News Local/State

Comptroller: Illinois Just Scraping By On Bills

Handouts from Illinois Comptroller Leslie Munger illustrating the state's bill backlog.

Handouts from Illinois Comptroller Leslie Munger illustrating the state's bill backlog. Hannah Meisel/Illinois Public Media

It's been nine months since Illinois' income tax rate dropped when a temporary tax hike rolled back on January first. And though the state is operating without a budget, Illinois is already spending over 90 percent of what it spent last year...which has already led to a cash shortage.

It's happened before: When the state's accounts reach a zero-dollar balance, the computer system responsible for paying for programs, pay and services stops writing checks. Rep. Barbara Flynn Currie, a top House Democrat from Chicago, says without a serious look at both cuts and tax increases, that day is coming.

"Come sometime, I don't know if it's February or March, we are spending at a rate that is not sustainable with current revenues," Currie told reporters in Chicago Thursday.

But the state's comptroller, Republican Leslie Munger, says that day is already here. A few weeks ago, for example, Illinois only had $120 million dollars in the bank on a day it had to pay out almost twice that.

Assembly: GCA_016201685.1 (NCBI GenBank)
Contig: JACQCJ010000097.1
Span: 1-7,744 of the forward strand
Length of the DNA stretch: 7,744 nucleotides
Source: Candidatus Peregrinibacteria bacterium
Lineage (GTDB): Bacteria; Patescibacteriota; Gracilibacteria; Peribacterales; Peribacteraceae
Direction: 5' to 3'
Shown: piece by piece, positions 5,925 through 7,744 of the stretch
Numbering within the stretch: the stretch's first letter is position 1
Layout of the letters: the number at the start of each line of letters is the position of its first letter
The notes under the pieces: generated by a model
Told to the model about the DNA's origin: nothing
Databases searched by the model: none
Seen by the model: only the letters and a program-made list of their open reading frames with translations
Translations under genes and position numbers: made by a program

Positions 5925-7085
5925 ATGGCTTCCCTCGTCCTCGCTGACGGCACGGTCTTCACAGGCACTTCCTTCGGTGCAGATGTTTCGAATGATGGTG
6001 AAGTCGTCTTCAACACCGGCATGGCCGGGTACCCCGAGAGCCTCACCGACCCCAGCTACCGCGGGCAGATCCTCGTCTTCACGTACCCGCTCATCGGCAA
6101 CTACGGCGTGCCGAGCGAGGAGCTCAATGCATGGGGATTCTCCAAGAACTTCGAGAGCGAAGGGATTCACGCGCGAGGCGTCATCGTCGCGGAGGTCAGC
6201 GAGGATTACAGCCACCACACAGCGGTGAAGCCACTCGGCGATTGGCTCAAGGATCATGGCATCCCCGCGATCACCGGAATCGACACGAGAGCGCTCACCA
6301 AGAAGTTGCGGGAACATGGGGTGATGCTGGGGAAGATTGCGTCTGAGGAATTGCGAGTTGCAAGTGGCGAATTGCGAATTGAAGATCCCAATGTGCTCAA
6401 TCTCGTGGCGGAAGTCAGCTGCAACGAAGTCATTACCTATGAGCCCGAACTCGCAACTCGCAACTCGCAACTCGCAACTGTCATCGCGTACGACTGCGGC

"That money is already spent; it's been spent," Munger told reporters in Champaign Thursday. "That's why we have $7 billion in bills that are unpaid. Because it's earmarked for something, the minute it comes in it goes back out. And the fact that we have leadership in our state that doesn't understand that is extremely concerning."

The state is constantly bringing in tax and other revenue, but Munger says she's had to adjust payment dates to let money accrue for big payments like debt service or Medicaid.

Many social service agencies have sued the state over the lack of a state budget in recent months...and won. Comptroller Leslie Munger says the judicial system's involvement with state payments has made her job even more difficult. Could her office handle yet another court order if another group of agencies banded together to file suit?

"We'll handle every court order we have," she said. The problem is, at some point we're out of money. And, you know, if we have competing court orders and they all require payment on the same day, we actually have to say, 'We can't make them all on this date,' go back and let the judge know, 'We can't make this pay date because we're out of money.'"

The state's backlog of bills currently stands at $6.5 billion, up from $4 billion in the beginning of Fiscal Year 2016 on July 1. The comptroller's office predicts the backlog will grow to $8.5 billion in December.

Munger backs Governor Bruce Rauner's calls for pro-business, union-weakening measures before debating a tax increase, which she says would hurt Illinois' competitiveness with surrounding states.